At this point, I think I wouldn’t push the ED and EA applications unless there is a financial aid issue and he has early deadlines to meet to qualify for merit aid. With his nice stats, that certainly is a possibility he doesn’t want to lose.
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  • dreambig55dreambig55 73 replies5 threads Junior Member
    edited October 7
    @Techno13 @cinnamon1212 - I guess that's what I'm thinking deferred enrollment is. He's talking though about not even applying for another year. But deferring is an option we would encourage if he is set on doing this - he needs to apply first, then decide. But I know some schools only grant it under certain circumstances.
    edited October 7
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  • cptofthehousecptofthehouse 29583 replies58 threads Senior Member
    I agree with @thumper1 The ED crunch may just be too intense for him right now. RD stretches out the timeline more. It’s not like he’s hot for any particular school right now anyways and for ED it’s best to have a particular favorite.

    Gap years are recommended heartily here by many of the high schools. It’s a good idea to apply to colleges senior year because it’s all at your fingertips, the school provides the momentum and there is the risk that key players move in a year making things more difficult when applying to college as a graduated student. But not going directly to college is something supported by many fine colleges and high schools alike.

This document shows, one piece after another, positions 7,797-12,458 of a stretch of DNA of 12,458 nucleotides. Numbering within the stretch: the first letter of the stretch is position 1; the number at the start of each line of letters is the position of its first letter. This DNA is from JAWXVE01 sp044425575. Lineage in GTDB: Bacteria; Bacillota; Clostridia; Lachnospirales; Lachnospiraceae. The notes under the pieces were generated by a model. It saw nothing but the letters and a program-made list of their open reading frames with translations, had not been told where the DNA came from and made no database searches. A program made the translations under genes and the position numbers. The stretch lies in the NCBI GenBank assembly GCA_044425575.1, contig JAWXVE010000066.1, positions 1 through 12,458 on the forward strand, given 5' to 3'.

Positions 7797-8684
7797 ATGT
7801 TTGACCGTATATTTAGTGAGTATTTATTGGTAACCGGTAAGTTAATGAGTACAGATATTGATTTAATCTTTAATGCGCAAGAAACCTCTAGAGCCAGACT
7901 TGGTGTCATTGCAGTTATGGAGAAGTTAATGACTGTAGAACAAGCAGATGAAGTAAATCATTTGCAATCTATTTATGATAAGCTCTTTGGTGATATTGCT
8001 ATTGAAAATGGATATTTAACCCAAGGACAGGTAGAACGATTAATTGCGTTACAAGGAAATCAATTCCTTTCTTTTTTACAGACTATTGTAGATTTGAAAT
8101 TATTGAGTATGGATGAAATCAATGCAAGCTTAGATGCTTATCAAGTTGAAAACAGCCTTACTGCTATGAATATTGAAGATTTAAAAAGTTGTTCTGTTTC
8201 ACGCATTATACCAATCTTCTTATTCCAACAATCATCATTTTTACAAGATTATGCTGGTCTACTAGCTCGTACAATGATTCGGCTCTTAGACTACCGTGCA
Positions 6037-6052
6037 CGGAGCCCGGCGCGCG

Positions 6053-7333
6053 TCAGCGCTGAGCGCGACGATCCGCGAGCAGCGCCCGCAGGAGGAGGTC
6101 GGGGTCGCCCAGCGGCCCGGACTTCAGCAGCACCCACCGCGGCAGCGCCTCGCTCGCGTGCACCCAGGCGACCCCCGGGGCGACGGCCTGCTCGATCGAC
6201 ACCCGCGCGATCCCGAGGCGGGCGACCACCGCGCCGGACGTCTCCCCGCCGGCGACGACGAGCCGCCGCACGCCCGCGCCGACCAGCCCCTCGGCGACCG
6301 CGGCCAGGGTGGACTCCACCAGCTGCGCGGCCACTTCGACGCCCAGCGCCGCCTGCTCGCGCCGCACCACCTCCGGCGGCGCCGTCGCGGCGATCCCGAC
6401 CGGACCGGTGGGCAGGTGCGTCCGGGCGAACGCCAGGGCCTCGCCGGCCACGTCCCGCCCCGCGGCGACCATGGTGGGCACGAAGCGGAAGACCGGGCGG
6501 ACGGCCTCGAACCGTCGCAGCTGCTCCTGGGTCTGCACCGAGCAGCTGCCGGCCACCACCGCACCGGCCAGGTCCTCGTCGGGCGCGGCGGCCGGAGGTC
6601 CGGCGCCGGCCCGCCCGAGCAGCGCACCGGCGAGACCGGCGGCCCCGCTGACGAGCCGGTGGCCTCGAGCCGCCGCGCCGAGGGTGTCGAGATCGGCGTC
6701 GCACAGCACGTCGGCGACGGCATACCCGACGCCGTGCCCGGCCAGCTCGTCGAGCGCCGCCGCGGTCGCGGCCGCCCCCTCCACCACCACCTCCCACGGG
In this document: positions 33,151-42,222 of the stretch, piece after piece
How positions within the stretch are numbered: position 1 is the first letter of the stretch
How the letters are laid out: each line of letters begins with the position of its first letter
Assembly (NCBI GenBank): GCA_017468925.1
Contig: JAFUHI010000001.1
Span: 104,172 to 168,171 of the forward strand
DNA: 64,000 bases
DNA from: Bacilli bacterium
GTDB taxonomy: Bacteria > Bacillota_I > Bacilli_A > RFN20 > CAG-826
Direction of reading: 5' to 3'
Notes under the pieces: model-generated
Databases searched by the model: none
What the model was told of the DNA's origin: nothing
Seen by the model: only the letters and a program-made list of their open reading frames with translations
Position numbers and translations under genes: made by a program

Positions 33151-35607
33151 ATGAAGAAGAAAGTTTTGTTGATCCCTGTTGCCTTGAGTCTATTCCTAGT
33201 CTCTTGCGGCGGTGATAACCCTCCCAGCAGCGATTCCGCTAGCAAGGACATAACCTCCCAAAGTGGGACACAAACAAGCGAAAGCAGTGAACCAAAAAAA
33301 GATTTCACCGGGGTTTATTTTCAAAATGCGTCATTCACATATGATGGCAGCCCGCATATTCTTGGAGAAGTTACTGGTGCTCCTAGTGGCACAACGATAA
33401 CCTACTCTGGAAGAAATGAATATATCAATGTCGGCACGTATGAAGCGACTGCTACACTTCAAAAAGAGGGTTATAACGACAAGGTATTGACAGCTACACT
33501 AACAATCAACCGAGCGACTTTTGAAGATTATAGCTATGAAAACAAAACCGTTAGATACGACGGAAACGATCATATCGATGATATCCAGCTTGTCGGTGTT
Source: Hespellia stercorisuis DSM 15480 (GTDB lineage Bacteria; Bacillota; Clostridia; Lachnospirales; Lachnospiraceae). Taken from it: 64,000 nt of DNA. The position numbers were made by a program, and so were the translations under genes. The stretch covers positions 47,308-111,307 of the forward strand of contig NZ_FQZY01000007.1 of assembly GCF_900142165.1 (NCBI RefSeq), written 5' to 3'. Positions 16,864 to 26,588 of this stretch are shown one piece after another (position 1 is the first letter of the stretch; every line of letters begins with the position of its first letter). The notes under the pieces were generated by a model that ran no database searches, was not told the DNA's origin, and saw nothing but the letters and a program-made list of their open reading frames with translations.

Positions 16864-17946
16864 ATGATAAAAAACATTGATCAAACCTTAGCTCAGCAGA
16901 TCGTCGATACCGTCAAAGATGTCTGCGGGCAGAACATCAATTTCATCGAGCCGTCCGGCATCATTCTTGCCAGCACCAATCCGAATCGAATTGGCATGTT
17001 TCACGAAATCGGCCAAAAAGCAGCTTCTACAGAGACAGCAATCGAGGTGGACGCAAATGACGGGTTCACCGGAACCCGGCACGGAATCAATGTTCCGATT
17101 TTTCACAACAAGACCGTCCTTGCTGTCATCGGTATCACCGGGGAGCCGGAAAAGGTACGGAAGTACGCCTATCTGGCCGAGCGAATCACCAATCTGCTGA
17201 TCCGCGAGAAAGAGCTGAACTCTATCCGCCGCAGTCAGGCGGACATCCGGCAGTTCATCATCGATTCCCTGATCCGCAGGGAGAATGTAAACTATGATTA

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  • dreambig55dreambig55 73 replies5 threads Junior Member
    edited October 7
    And good point, @thumper1 . He would likely jeopardize some potential merit scholarship opportunities. I'm guessing he wouldn't even be eligible for those if he deferred a year. I don't know for sure, but I'll look into it.

    @cptofthehouse - he does have a favorite that he was all set to apply ED to. And another EDII if he didn't get accepted. This has all come to a head in the past day or so. We'll be sitting down to have a (hopefully) calm conversation.

    Thanks. :)
    edited October 7
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  • Groundwork2022Groundwork2022 2344 replies43 threads Senior Member
    I am with you, @dreambig55. A gap year is okay, but your DS should apply this year (either ED or RD, whatever works for your family) and then defer.